THUR 7 OCT - Today we shopped in Port Mathurin for souvenirs and relaxed. The outstanding discovery of the week was the young man in town with a curry and roti stand set up on the back of his bicycle. We also found that we could scoot ashore in the dinghy every morning for fresh baguette and croissants.

FRI 8 OCT - In the morning four of us hired scooters to explore the island. The man renting the bikes was ultra casual. I’d left my driving license at home and taken along my passport instead, all the time expecting him to hassle me about it. Instead the rental transaction took exactly five seconds. He said, “Ere is ze helmet. Au revoir!”. No license, no rental agreement, no deposit, no nothing. Cool!

The ride around the island was a laugh. Rodrigues has no coastal road. Most of the beaches and towns on the coast are joined to each other by roads intersecting in the center of the island. After we visited one town we would race up a winding road to an intersection in the hills then try to figure out which way to go next. All the towns looked the same, even the locals hanging out on the road sides looked similar.

We visited a limestone cave called Caverne de Patate that you descend into and walk along in pitch black darkness (save for the light of torches) for 1,267 meters and up some stairs at the other end. Later I went to a nearby shop for cold drinks. The African shopkeeper and I got to talking and he proudly told me he had fought for the British in the Second World War, and knew some Fijians during his six year tour of duty.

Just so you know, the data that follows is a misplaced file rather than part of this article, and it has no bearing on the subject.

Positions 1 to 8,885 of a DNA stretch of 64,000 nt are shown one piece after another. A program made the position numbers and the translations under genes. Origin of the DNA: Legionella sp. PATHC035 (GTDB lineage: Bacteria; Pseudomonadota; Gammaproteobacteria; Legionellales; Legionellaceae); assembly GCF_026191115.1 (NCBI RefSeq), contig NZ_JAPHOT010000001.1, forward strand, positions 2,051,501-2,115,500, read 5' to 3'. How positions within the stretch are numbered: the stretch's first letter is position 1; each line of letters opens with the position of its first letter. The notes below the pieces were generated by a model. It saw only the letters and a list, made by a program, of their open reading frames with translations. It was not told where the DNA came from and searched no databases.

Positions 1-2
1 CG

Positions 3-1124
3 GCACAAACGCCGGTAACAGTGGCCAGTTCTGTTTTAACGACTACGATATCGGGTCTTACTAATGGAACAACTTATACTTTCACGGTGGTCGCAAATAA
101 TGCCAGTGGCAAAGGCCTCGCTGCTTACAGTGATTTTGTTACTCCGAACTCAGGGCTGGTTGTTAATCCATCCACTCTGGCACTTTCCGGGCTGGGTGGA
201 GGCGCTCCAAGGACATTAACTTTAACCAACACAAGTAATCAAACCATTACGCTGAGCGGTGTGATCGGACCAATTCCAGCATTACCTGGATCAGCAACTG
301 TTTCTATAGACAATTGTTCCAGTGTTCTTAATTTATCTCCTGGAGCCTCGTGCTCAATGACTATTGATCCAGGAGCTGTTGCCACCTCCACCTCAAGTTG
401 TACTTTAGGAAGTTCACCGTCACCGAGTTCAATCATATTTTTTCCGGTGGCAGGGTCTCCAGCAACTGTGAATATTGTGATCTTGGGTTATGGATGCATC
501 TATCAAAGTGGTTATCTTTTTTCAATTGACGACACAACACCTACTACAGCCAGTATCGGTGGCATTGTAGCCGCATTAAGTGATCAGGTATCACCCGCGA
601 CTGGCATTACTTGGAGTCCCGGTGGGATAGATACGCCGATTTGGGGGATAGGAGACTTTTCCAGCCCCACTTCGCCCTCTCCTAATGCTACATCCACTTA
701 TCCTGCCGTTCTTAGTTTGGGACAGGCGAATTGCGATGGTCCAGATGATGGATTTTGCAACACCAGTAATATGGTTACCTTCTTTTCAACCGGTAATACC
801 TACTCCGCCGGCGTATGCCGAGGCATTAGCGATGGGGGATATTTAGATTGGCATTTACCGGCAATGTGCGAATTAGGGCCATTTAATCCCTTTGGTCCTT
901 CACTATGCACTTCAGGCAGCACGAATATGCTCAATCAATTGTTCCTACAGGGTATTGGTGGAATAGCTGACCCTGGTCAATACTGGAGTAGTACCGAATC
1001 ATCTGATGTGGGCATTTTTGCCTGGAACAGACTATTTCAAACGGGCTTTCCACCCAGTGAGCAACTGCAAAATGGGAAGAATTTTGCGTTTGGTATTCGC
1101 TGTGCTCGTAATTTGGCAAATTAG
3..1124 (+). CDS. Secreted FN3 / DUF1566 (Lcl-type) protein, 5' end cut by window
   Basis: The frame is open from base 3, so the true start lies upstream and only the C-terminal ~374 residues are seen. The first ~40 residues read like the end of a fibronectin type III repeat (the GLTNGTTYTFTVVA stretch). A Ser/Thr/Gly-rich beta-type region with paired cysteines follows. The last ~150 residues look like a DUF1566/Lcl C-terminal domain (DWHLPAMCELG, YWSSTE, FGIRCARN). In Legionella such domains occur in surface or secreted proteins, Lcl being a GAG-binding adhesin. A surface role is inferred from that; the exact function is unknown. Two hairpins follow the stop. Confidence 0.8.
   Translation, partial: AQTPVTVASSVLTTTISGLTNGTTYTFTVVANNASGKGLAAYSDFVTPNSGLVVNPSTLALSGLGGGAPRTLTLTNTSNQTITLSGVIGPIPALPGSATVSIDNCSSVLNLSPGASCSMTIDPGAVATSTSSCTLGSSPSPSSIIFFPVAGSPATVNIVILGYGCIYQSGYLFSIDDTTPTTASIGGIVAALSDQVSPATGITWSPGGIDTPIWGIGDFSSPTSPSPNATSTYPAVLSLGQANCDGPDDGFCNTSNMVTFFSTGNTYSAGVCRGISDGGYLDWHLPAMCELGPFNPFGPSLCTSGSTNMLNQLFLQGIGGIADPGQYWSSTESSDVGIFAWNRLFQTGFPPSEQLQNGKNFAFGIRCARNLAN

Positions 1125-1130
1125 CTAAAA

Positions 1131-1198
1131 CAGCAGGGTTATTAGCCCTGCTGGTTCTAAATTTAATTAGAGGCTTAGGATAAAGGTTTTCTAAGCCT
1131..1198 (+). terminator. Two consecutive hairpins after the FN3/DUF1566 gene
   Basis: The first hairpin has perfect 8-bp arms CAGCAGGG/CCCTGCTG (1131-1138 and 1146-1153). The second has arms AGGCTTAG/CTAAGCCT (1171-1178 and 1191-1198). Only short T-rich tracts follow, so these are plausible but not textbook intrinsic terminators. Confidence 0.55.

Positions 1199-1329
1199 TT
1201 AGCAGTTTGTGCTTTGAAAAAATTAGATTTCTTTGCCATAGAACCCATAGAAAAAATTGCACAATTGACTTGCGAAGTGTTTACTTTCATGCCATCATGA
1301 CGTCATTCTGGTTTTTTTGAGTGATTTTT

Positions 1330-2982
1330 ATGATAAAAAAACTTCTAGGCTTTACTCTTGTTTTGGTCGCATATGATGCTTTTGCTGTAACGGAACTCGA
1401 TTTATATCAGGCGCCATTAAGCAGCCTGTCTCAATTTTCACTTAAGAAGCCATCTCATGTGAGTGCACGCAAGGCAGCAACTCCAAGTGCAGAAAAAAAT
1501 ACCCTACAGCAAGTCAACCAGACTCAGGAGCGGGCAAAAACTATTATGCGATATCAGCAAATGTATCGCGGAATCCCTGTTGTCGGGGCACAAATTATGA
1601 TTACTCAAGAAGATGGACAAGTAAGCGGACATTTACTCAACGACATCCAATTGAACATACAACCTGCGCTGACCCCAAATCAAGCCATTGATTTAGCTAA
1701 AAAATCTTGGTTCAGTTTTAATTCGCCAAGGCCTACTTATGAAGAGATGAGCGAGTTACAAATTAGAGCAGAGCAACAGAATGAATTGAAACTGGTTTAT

Afterwards we rode to Trou d’Argent - the best beach on the island. We parked the scooters at a gate and walked a kilometer through a forest of pine trees, winding through the trees softly treading on pine needles. A delightful walk to a stunning beach. There was not a soul in sight and the beach looked untouched by humans save for some names scratched high on a limestone wall.

SAT 9 0CT - The ladies visit the market at six thirty in the morning to reprovision. We weigh anchor and left town before lunch headed for the main island of Mauritius.

No sooner had we left the lee of the island than we were buffeted by a South Westerly of 25-30 knots. We had a reefed mainsail up and tried setting the Staysail but were too slow and it flapped around madly. After a couple of minutes Captain yelled at us to take it back in and wait until the breeze abated before trying again. The breeze didn’t slacken and it wasn’t until the next day that we could put the second sail up.

SUN 10 OCT - We’re at sea beating towards Mauritius. The wind is a steady 25 knots gusting forty at times from the SSW.

MON 11 OCT - Tau arrives at the capital Port Louis in the early morning. Time to deal with the port bureaucracy! The Coast Guard, Customs, Immigration, and Port Authority all have conflicting instructions on what to do and where to dock. A couple of frustrating hours later we untangle ourselves from them, and moor at the grand Le Caudan Waterfront complex.